Wednesday, April 06, 2016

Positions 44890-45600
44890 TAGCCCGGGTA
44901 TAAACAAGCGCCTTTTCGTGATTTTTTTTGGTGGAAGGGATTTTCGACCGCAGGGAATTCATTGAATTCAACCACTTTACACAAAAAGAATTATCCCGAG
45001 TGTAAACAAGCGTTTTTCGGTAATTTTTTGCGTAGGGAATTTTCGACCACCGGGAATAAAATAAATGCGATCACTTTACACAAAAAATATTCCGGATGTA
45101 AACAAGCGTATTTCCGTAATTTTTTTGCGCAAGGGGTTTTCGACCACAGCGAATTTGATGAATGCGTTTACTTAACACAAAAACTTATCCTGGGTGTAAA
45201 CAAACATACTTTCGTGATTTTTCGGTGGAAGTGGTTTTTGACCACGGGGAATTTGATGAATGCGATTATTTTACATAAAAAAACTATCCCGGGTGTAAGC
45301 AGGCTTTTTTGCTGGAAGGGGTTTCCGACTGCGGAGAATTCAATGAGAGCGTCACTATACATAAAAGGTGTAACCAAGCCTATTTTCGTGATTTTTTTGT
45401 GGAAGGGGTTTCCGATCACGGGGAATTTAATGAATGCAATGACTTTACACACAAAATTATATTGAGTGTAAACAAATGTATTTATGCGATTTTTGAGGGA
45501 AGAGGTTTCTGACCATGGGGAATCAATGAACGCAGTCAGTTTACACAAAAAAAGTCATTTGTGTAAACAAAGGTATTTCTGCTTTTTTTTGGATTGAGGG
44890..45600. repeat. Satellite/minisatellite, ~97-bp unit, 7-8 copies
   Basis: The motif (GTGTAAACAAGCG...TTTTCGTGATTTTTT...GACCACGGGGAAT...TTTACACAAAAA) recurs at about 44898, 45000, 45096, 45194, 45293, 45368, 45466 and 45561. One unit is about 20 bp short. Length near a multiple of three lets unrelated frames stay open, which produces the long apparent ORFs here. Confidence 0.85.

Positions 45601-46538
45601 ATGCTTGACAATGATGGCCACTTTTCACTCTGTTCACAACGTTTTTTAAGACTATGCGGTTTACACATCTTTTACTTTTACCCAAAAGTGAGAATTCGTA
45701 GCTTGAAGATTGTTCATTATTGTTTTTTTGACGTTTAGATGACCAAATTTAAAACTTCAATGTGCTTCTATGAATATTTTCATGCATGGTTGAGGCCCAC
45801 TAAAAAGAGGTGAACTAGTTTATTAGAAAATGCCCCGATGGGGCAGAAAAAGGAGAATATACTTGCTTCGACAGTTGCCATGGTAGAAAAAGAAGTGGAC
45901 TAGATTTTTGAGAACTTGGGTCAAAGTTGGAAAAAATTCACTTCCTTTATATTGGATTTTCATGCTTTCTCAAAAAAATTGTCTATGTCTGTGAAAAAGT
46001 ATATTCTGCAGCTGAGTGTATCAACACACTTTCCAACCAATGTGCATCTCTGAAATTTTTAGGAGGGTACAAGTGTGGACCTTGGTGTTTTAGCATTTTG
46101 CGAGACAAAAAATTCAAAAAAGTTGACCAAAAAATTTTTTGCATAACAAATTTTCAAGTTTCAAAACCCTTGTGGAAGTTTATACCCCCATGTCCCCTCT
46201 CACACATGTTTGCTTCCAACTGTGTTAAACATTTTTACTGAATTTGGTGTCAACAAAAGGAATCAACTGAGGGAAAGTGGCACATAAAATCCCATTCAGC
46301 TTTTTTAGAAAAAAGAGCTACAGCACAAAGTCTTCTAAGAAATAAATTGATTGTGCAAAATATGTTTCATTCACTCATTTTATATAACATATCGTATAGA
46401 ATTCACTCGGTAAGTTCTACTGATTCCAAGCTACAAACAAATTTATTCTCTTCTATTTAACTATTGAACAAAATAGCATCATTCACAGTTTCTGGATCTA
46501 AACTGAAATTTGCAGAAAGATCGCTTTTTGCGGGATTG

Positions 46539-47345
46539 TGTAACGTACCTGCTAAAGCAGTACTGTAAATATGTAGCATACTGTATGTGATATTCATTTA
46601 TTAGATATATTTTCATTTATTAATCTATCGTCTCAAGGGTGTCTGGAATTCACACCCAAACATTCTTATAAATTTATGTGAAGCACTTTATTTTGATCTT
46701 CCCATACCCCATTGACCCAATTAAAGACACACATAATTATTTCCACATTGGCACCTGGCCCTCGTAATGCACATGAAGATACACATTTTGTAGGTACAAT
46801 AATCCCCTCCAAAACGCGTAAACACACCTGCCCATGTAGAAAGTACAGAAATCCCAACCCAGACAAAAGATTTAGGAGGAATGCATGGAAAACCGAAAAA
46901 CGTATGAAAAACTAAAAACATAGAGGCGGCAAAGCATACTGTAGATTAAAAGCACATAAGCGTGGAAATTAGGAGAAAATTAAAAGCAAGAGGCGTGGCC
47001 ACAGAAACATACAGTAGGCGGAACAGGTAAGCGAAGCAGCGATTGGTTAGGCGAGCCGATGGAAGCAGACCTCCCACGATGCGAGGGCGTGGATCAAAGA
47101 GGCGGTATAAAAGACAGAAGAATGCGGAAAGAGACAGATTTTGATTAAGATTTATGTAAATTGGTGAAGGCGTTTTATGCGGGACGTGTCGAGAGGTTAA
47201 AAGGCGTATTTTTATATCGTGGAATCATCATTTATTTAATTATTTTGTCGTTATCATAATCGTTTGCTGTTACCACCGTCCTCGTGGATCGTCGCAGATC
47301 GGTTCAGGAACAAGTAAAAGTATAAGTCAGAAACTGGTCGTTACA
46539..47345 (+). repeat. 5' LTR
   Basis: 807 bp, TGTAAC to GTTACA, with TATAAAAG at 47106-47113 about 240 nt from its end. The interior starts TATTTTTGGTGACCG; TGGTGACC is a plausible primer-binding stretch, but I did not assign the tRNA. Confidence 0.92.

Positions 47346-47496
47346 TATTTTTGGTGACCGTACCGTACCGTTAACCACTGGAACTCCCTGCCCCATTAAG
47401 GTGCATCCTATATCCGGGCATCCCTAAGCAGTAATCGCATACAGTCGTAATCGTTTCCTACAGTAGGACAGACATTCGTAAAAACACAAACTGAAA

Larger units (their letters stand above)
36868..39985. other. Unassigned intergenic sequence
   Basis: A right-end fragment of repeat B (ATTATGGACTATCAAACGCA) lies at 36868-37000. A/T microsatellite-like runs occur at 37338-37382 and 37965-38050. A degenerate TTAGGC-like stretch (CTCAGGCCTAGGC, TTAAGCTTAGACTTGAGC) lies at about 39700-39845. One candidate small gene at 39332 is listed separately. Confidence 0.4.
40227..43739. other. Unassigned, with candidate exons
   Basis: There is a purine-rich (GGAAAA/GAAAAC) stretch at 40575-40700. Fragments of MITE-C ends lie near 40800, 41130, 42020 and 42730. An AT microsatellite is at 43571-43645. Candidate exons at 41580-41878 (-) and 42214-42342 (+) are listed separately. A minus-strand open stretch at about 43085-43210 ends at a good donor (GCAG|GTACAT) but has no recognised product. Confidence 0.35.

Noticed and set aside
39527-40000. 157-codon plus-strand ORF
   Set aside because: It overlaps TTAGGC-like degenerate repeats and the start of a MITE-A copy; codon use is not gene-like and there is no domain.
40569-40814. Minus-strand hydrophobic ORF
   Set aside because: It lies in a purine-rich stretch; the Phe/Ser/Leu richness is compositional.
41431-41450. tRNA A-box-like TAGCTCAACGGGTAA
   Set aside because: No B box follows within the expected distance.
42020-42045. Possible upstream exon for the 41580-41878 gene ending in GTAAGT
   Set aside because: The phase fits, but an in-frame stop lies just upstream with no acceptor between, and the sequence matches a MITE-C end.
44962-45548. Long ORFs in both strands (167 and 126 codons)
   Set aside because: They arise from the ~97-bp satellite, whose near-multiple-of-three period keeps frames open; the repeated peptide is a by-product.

Hannah, Joyce and Foxy are three showgirls who were left stranded when a showboat revue shut down and are taking a bus back to New York to scold their well-meaning but bumbling agent, Lew Conway. When the bus stops in the small town of Pelican Falls, they witness the townsfolk giving a huge sendoff to young Nancy Peterson who is heading off to make a career on Broadway. The four gals bond and in Manhattan, Nancy also bonds with Dan Carter, a singer who is frustrated with his career; coincidentally, he's also a client of Lew Conway's. Conway has a plan, however: through some connivery, he tries to get Dan and the girls a job on Bob Crosby's TV show. The rest of the film covers the various false starts and shenanigans involved in getting the plan off the ground. This is a bright and colorful musical which gets off to a good start concentrating on Nancy (Janet Leigh) and the chorus girls (Gloria DeHaven, Ann Miller and Barbara Lawrence). And even the addition of the agent works, because he's Eddie Bracken, always a welcome comic addition to a movie. But Dan Carter is the movie’s downfall, played as he is by singer Tony Martin. Martin undeniably has a good voice (almost operatic when he sings a pop song adaptation of "O Solo Mio") but he is not an actor (see LET'S BE HAPPY for more evidence) and he doesn't even seem to be trying to have any chemistry with Leigh. There are some nice production numbers, including a boarding-house rendition of the Rodgers & Hart standard "I'll Take Manhattan" and a cute number called "Let's Make Comparisons" in which Bob Crosby compares himself to his superstar brother Bing. The legendary vaudeville team of Smith and Dale appear as delicatessen owners who play a part in the scheme, but they're given a little too much screen time for my taste. And Ann Miller doesn't get to do nearly enough dancing. The real problem is that this is an RKO musical trying to be an MGM musical. It starts well but by the end you'll be weary. [Warner Archive streaming]

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